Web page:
On the day before the start of the new school year, New York City schools chancellor Carmen Fariña announced the Free School Lunch for All initiative, under which every child enrolled in New York City public schools—that’s all 1.1 million children, from pre-K through 12th grade—will be able to eat lunch at school for no cost. We cheered the announcement, which came as the culmination of a multiyear effort led by Community Food Advocates, a grantee of the Ford Foundation’s Good Neighbor Committee.
Why free lunch for all?
The majority of New York City’s public school students are poor; an astonishing 75 percent (780,000 children) were already eligible for free or reduced-price lunch. School lunch is the only nutritious meal many of them eat all day. But eating free lunch had stigma, and so despite their need, one in three eligible students skipped lunch to avoid the shame.
Universal free school lunch is a simple but radical idea. It removes stigma, improves children’s health and education, and helps low-income families make ends meet. Because it is one system, it also simplifies administrative processes, allowing schools, principals, and teachers to focus on teaching.
Other large cities, including Chicago, Dallas, and Boston, already serve universal free meals. But New York City has the largest school district in the country, making its move a national model that might encourage other districts to change their own policies.
Building the will for change
While the idea of universal free meals seems like a no-brainer, it wasn’t easy to achieve. Advocates needed to build political will for policy change, which was complicated by competing public priorities and by concerns over cost and administrative issues. A key factor in the program’s success was an improvement in state income matching data, which provides the basis for the city to calculate federal and state meal reimbursements. This meant that because the vast majority of New York City students already qualify for free lunch, it was possible to expand free meals to all students at no cost.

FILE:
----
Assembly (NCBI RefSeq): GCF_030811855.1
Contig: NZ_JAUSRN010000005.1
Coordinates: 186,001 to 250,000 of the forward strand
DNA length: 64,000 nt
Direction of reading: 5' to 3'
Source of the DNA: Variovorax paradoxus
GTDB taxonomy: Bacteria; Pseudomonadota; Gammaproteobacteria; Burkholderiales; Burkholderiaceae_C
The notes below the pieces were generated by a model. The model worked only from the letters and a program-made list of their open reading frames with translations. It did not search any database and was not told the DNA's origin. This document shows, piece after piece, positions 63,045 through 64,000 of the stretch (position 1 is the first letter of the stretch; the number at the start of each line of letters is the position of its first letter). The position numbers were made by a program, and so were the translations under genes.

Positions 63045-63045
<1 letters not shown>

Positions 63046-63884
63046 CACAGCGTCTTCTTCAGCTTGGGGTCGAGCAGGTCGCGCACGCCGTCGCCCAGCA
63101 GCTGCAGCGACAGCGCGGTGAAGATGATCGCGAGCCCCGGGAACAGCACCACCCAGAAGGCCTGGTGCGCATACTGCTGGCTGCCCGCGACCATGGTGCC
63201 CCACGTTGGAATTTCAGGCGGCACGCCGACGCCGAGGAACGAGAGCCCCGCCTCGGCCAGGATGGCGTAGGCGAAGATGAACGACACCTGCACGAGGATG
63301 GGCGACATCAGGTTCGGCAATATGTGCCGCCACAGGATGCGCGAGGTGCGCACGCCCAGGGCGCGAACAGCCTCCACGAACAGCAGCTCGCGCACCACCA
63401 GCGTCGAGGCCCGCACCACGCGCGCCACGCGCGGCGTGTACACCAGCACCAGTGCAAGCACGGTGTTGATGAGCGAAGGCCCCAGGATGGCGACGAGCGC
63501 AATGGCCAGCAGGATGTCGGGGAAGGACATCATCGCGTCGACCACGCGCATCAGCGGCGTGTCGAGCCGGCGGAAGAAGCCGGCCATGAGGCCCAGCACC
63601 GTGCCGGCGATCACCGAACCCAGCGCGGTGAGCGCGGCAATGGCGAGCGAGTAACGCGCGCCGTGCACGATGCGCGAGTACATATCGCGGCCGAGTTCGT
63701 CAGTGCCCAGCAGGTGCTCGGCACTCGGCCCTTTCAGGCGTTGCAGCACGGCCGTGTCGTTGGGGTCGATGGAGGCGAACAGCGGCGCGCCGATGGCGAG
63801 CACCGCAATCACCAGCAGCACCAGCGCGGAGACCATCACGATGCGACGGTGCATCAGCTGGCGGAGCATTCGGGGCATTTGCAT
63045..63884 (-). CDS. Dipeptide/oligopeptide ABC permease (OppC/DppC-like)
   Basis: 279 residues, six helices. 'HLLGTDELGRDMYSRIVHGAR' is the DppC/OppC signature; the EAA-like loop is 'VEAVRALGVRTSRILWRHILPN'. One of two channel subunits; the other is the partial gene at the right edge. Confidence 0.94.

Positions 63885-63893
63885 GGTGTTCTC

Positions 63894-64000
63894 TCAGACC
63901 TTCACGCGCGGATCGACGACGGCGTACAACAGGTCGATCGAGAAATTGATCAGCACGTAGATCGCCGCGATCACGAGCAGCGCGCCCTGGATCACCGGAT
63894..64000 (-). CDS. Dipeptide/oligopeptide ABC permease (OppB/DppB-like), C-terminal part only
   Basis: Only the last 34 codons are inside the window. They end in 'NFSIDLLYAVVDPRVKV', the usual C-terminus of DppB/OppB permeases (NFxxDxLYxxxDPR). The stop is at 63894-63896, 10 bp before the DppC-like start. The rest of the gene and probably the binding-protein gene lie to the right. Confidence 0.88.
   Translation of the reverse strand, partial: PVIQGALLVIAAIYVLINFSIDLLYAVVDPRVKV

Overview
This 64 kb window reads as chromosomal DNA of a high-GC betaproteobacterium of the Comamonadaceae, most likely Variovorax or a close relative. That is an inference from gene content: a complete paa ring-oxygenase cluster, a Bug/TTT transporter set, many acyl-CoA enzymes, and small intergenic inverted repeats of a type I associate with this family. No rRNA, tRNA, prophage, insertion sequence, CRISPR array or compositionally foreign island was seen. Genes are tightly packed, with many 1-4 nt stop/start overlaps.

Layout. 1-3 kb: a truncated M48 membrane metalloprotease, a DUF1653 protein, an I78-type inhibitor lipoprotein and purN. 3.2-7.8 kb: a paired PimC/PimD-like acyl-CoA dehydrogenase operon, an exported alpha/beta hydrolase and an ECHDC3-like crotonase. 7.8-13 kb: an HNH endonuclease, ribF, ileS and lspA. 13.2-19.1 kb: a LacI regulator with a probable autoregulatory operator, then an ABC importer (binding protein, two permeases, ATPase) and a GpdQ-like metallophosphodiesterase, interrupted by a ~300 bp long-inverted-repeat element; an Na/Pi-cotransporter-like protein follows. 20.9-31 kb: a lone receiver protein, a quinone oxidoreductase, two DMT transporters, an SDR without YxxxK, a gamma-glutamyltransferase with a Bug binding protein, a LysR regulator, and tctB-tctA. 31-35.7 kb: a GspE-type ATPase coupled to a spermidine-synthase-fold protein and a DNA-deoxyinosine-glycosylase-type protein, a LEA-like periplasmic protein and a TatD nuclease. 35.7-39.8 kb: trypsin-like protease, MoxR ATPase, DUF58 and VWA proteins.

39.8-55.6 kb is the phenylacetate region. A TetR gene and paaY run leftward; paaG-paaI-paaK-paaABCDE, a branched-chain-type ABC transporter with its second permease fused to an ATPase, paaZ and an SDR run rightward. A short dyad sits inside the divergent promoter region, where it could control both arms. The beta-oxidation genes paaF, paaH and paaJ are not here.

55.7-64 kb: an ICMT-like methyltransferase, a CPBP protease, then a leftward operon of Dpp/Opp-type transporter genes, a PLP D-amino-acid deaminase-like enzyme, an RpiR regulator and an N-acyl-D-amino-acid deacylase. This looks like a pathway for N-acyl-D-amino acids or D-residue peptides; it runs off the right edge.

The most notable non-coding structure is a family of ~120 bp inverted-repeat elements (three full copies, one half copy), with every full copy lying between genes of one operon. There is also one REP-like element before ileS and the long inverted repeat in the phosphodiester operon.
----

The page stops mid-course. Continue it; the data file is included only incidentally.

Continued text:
Success was also made possible by the active engagement and advocacy of the many community partners who came together under the Lunch 4 Learning campaign, spearheaded by Community Food Advocates. The campaign’s coalition included students, parents, educators, school-based unions, medical professionals, and public officials. Celebrity chefs, including Rachael Ray, lent star power. But at the campaign’s heart were student and parent groups, who brought their passion and personal stories to the effort. They prepared testimony, met with elected officials, and ran social media campaigns. One effective Twitter campaign asked students, teachers, and parents to share selfies that explained why universal free meals were important to them. And so the policy victory is now their victory—empowering the community and building infrastructure for future civic activism.
Making grants in our own backyard
Ford’s support of this extraordinary effort was a collaboration between the two of us, colleagues from different areas of the foundation: Janna is department coordinator in Ford’s hedge fund investments area, and Amy is senior program officer in our Civic Engagement and Government (CEG) program. Janna is also a member of Ford’s Good Neighbor Committee (GNC), which focuses on grant making in our immediate community (the neighborhood surrounding the foundation’s office in New York City) and offers staff whose role is not primarily related to grant making the opportunity to participate more directly in that essential part of the foundation’s work.
Supporting Community Food Advocates was a perfect collaboration between GNC and CEG: The organization works locally to increase equity and improve the lives of New Yorkers—and their work aligns with CEG’s strategy of supporting powerful civic engagement by the people who are most impacted by policies as the route to progressive change.
Ford’s grant to Community Food Advocates for the Lunch 4 Learning campaign shows how a small investment can support big change. It’s also an example of how internal collaboration can support integrated campaigns on the ground—how working together can lead to broader and more impactful change.